Five Years After Exoneration, Lafonso Rollins is Giving Back
marked the anniversary of the day he walked out of an Illinois prison after serving 11 years for a rape he did not commit. Rollins was a 17-year-old special education student in the ninth grade when he was arrested, and he was convicted based largely on a false confession he had signed, but did not write. In 2004, DNA testing was finally obtained and conclusively proved Rollins’s innocence and he was released.
Rollins spoke to
about how his false confession was coerced by police. He said: “They came on hitting on me. They kept told me they were going to wring me out to dry if I didn't tell the truth… I was scared to death.” In addition to this alleged improper treatment by police, Rollins’ case was also plagued by improper forensic analysis and reporting.
In early 2006, Rollins filed a lawsuit against the City of Chicago for violating his civil rights. He eventually settled for $9 million, and the city pledged to investigate whether the police officers and crime lab who handled his case had engaged in wrongdoing. Rollins said his mission now is to use his freedom to help others.
“This is not my lottery ticket or anything,” he said. “Keep in mind, the most important thing right now is for everybody to focus on that, OK, I made it, I'm free, you know what I'm saying? It's over with. Make sure the next guy doesn't go through this heat."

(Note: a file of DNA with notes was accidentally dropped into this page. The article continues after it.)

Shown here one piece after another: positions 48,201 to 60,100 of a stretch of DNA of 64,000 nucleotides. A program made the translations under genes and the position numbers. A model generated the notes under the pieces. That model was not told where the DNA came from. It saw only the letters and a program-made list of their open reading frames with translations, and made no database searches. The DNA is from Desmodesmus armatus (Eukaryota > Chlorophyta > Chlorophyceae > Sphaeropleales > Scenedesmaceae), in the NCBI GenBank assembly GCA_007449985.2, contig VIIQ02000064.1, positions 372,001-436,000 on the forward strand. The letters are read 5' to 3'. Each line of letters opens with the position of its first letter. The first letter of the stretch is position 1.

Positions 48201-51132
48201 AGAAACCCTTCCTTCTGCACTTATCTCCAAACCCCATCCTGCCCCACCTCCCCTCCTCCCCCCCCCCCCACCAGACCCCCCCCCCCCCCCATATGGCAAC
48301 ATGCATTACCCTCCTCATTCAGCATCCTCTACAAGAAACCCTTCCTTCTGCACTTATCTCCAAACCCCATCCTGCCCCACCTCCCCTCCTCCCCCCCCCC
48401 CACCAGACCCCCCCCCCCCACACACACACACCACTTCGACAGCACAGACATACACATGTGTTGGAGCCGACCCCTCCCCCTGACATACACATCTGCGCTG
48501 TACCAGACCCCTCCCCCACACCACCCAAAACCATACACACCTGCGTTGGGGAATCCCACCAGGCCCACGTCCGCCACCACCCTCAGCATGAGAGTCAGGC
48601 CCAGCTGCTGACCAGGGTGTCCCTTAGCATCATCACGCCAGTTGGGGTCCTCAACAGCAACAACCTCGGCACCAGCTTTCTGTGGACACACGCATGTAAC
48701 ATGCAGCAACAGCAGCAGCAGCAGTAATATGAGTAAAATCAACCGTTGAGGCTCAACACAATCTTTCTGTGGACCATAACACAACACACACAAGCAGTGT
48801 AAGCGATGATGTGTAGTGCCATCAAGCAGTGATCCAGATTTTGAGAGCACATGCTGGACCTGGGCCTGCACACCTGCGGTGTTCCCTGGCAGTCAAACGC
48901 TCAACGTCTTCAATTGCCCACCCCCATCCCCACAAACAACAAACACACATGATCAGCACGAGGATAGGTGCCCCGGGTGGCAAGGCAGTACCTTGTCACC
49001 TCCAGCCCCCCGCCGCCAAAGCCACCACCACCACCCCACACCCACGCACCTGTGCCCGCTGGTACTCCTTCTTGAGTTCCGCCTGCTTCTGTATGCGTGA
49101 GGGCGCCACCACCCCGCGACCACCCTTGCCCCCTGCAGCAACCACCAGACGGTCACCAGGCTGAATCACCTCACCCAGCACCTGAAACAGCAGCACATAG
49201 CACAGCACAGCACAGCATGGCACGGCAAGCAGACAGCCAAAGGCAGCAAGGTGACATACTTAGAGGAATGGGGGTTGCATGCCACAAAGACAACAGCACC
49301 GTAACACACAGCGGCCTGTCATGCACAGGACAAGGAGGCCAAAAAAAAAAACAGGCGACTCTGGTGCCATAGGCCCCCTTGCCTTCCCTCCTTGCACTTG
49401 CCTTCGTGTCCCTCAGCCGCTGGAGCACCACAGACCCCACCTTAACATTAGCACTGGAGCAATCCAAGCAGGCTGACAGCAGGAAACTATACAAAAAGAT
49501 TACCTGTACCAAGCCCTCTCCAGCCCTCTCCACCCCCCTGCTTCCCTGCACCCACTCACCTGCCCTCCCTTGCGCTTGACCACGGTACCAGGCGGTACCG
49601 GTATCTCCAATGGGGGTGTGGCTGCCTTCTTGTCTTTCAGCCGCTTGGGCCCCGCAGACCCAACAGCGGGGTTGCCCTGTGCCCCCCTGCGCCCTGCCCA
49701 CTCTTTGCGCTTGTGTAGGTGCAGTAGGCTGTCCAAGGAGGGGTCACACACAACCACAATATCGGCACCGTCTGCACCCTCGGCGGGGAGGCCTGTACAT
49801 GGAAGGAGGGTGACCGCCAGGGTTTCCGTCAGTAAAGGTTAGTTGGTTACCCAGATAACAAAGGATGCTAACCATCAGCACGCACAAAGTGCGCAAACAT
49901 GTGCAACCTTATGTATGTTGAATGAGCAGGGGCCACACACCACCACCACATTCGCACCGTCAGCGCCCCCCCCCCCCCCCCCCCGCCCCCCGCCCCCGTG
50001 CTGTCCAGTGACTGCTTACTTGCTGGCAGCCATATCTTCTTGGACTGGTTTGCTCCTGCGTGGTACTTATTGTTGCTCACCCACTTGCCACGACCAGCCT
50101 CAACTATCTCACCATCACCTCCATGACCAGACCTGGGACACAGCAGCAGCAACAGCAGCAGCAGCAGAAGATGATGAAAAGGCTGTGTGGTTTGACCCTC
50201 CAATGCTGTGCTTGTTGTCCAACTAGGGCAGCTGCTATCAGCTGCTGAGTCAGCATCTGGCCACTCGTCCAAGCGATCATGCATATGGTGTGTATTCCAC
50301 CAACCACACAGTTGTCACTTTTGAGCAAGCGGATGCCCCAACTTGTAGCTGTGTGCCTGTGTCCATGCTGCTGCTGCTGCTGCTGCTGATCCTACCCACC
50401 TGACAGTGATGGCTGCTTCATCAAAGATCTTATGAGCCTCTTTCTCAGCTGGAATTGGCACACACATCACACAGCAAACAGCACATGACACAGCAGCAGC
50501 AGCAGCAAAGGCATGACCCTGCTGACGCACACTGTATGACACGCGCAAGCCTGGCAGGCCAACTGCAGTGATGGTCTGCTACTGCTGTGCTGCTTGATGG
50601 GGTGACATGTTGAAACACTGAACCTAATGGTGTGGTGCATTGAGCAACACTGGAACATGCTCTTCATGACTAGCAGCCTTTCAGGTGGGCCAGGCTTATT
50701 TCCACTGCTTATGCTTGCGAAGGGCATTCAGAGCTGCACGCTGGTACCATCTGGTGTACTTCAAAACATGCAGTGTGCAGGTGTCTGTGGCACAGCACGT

Since then, Rollins has used portions of his settlement money to help free the innocent and prevent wrongful convictions. He started a foundation called Right the Wrong Complications. In one of his first donations,
Rollins gave $10,000 to benefit Northern Illinois University Law School’s Innocence Project
, which had provided him pro bono legal services during his incarceration.
More recently, Rollins donated another $10,000 to the rebuilding fund of a Chicago church after he saw it burn down on television. He cited his late father, a pastor who had died during his incarnation. "My father passed, and here is a church that I can help out and here this one is," said Rollins. "I thought this would be my chance to help out.”
Other Exoneration Anniversaries
, Illinois (Served 3 Years, Exonerated 7/16/92)
, Missouri (Served 13 Years, Exonerated 7/16/96
, Kansas (Served 6.5 Years, Exonerated 7/17/92)
, South Carolina (Served 14.5 Years, Exonerated 7/20/98)
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